I am back in Toronto now, having been detained in Europe for eight more days than I had expected, by a cloud of volcanic ash that hung over us there. I am looking forward to the launch, and I am making this post a day earlier than usual this week.
Therefore Choose is a love story in which an English medical student, George Smith, visits Germany in 1936 with a university friend, Werner Vodn. In Berlin he falls in love with Anna von Kleist who runs a literary magazine there. The book took me about three years to write.
I was born in London, England, six months before the start of World War II and it came as a shock to me recently to realize that of the ten earliest memories of my childhood, eight of them had to do with the war. These memories include being in an air-raid shelter, seeing a doodle-bug (V-1 flying bomb) coming over my house, seeing my father—rather unfamiliar to me—a medical officer in an artillery regiment, come home in uniform (before what I now realize was the Normandy invasion) with a jeep that he parked in the driveway! In part, the book was written to imagine myself into the lives of people at that time, somehow distant but somehow very close. In part, too, it was written to explore some of the complicated effects of this terrible war on everyone, then and since.
Patrick Colm Hogan has written a brilliant book, The mind and its stories, in which he describes reading stories from all round the world from before the age of European colonization. He found that some kinds of story are so common as to be human universals. The most common is the love story: two lovers are impeded from being united, usually by a relative or by a rival. The second most common is the story of angry conflict, usually is experienced as a battle of good against evil; the fight against the Nazis was certainly of this kind. My novel projects the theme of a love story into the theme of angry conflict, and in this story it is the conflict that impedes the lovers' union. Hogan has described how, in stories of conflict, after the killing has stopped, there is often what he calls an "epilogue of suffering" in which the victors feel guilt for the ways in which they themselves have behaved, and empathy for the vanquished. This idea is central to my novel. The question from which my book grew was this: what would it be like, after the war, to be a German who thought and felt in the ways the Allies believed Germans should think and feel at that time? In the novel, Anna does think and feel in this way. She and George are separated during the war. After it, George, on the side of the victors, continues to feel for her.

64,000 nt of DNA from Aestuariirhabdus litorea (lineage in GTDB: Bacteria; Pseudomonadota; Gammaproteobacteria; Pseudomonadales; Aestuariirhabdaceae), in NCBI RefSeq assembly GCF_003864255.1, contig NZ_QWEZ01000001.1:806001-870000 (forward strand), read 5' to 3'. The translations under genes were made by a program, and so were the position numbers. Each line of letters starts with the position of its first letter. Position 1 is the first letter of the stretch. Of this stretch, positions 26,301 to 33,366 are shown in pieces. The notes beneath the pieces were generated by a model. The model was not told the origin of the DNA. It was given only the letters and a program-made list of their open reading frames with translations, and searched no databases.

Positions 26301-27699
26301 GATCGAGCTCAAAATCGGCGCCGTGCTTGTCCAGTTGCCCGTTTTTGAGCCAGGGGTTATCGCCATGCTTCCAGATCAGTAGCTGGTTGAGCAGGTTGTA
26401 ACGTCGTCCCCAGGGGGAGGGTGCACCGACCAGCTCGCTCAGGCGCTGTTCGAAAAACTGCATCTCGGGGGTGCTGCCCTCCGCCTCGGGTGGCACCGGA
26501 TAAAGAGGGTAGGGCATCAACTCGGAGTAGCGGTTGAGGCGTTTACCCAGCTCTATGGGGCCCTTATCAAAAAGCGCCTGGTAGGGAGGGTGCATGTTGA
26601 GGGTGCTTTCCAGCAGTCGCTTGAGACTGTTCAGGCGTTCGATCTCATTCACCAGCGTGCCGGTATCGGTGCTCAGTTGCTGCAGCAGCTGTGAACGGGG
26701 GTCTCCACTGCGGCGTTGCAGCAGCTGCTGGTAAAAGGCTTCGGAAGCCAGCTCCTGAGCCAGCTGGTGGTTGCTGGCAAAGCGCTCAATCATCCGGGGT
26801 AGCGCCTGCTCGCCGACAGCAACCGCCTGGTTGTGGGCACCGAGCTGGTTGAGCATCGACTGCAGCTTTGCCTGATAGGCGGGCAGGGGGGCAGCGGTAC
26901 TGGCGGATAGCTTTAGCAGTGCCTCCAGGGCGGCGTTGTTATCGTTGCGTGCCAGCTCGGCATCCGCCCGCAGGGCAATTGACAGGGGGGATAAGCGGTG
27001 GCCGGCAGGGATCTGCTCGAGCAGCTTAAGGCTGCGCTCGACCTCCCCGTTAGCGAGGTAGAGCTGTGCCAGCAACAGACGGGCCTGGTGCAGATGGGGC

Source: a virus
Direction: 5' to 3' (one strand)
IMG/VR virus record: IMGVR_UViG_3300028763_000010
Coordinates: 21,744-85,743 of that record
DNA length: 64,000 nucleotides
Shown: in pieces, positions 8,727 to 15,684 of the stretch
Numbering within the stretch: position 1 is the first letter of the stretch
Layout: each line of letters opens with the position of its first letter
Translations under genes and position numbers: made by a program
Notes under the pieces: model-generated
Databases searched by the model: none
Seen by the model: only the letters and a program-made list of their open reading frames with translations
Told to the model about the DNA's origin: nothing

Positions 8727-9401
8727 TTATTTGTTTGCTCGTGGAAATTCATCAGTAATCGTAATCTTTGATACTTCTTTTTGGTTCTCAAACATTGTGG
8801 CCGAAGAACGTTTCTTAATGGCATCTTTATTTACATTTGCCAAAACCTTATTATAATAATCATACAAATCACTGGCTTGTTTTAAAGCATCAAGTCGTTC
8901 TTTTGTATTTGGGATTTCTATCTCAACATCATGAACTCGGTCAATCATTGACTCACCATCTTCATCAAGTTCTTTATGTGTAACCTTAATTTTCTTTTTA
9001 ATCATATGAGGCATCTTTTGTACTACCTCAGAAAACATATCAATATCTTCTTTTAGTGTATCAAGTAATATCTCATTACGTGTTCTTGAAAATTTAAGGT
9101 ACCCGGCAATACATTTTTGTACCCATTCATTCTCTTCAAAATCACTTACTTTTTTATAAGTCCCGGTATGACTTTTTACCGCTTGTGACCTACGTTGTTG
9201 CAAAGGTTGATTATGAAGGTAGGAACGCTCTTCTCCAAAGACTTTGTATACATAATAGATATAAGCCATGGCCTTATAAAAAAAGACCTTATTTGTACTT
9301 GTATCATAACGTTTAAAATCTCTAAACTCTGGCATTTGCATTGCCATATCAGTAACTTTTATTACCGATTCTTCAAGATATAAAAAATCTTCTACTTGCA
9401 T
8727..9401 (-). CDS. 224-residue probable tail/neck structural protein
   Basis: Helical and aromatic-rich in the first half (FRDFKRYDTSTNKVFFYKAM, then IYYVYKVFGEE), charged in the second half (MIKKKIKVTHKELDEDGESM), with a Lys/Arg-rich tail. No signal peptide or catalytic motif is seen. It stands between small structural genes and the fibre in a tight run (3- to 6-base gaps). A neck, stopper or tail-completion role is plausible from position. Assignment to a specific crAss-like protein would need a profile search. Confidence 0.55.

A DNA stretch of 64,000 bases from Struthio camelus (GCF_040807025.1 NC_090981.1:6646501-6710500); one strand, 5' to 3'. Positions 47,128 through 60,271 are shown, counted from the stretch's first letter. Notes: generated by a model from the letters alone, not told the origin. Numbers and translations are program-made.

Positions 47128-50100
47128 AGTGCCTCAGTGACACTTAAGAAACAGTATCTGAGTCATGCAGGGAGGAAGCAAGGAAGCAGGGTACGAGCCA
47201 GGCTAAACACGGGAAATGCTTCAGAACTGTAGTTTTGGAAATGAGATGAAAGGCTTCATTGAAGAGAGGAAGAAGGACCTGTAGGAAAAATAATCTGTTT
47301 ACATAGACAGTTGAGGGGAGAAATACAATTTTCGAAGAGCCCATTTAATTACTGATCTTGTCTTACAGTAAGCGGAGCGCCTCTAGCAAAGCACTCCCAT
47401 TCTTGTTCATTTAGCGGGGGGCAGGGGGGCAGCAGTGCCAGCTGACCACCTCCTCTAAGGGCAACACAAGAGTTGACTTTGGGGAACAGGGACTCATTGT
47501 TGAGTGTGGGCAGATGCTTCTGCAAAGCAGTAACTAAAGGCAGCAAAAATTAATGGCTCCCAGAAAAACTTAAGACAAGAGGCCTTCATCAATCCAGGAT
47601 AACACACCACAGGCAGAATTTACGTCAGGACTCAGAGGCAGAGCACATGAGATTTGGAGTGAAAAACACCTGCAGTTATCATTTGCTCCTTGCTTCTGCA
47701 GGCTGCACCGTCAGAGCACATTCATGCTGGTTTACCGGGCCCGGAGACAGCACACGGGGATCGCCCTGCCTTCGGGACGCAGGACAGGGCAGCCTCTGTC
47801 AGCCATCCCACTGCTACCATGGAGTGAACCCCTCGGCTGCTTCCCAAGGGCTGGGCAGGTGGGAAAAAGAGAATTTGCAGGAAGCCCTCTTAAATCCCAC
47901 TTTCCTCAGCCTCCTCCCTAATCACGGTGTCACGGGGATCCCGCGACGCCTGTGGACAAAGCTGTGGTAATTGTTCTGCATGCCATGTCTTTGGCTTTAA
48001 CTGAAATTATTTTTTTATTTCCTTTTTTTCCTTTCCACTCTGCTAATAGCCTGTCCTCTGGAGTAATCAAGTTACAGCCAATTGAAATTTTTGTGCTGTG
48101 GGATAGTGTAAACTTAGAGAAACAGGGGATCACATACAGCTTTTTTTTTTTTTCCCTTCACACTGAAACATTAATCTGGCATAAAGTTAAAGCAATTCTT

As I started on the book, I found that I was writing an existentialist novel. One makes choices all the time in life, but how does one choose when one has absolutely no idea what the results of such choices will be? Here is how I start a chapter towards the end of the book: "Life can only be understood backwards. That’s what Kierkegaard said. But then he said, The trouble is one has to live it forwards."
My goal in writing fiction is to put literature and psychology together, to enable readers to experience certain situations as they immerse themselves in the story. My intention is for these situations to resonate with people's ordinary lives, for instance with everyday episodes of love and conflict, but to be different from the ordinary so that readers can experience recurring situations in new ways. I think that, in the imagined scenes of fiction, we can sometimes reach into emotional issues that are closest to us more deeply than we often can in ordinary life.
Patrick Colm Hogan (2003). The mind and its stories: Narrative universals and human emotion. Cambridge: Cambridge University Press.